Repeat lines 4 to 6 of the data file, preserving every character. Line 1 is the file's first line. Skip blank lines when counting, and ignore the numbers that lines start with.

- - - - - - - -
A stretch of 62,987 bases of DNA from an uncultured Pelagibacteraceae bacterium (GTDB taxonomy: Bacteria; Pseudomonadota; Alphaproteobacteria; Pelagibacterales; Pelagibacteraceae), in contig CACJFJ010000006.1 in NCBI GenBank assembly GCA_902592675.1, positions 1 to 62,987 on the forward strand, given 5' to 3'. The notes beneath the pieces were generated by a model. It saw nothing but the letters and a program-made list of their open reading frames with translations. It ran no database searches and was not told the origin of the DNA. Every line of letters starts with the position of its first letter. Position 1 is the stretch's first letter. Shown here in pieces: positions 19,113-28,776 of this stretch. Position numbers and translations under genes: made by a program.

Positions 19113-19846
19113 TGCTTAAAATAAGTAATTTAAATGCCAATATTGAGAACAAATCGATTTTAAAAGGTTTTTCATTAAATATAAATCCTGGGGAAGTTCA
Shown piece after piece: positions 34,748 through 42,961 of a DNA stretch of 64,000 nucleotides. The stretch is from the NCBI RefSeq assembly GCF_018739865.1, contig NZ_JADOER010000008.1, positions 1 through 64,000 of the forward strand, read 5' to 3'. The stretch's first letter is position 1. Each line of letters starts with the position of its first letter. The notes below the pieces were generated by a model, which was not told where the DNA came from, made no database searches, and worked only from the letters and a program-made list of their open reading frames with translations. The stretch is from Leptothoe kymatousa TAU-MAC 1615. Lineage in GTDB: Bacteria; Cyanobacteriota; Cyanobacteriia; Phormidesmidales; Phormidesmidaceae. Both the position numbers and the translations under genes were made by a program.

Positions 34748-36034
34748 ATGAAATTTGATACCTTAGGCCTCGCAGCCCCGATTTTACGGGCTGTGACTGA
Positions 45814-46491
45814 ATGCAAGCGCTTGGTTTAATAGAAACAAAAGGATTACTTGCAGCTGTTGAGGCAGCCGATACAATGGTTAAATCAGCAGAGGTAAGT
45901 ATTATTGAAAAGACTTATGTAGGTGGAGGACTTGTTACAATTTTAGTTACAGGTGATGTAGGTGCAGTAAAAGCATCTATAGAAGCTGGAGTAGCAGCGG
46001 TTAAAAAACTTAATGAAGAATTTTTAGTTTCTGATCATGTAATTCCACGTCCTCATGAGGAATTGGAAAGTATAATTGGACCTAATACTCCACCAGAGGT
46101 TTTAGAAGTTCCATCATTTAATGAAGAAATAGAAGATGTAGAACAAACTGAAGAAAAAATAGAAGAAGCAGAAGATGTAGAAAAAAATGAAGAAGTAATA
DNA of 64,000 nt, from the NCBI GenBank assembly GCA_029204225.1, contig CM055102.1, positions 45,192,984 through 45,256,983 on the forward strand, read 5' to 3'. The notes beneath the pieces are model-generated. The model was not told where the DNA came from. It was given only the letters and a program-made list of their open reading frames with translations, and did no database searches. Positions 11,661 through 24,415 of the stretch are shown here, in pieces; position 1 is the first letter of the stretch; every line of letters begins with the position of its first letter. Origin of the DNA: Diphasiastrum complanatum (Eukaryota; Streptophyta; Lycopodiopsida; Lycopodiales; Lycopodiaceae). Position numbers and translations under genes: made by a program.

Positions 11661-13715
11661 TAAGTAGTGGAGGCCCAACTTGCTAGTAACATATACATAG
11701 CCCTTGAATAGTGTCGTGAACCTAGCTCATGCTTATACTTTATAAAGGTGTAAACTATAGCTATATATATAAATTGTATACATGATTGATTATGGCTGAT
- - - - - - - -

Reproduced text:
Shown piece after piece: positions 34,748 through 42,961 of a DNA stretch of 64,000 nucleotides. The stretch is from the NCBI RefSeq assembly GCF_018739865.1, contig NZ_JADOER010000008.1, positions 1 through 64,000 of the forward strand, read 5' to 3'. The stretch's first letter is position 1. Each line of letters starts with the position of its first letter. The notes below the pieces were generated by a model, which was not told where the DNA came from, made no database searches, and worked only from the letters and a program-made list of their open reading frames with translations. The stretch is from Leptothoe kymatousa TAU-MAC 1615. Lineage in GTDB: Bacteria; Cyanobacteriota; Cyanobacteriia; Phormidesmidales; Phormidesmidaceae. Both the position numbers and the translations under genes were made by a program.

Positions 34748-36034
34748 ATGAAATTTGATACCTTAGGCCTCGCAGCCCCGATTTTACGGGCTGTGACTGA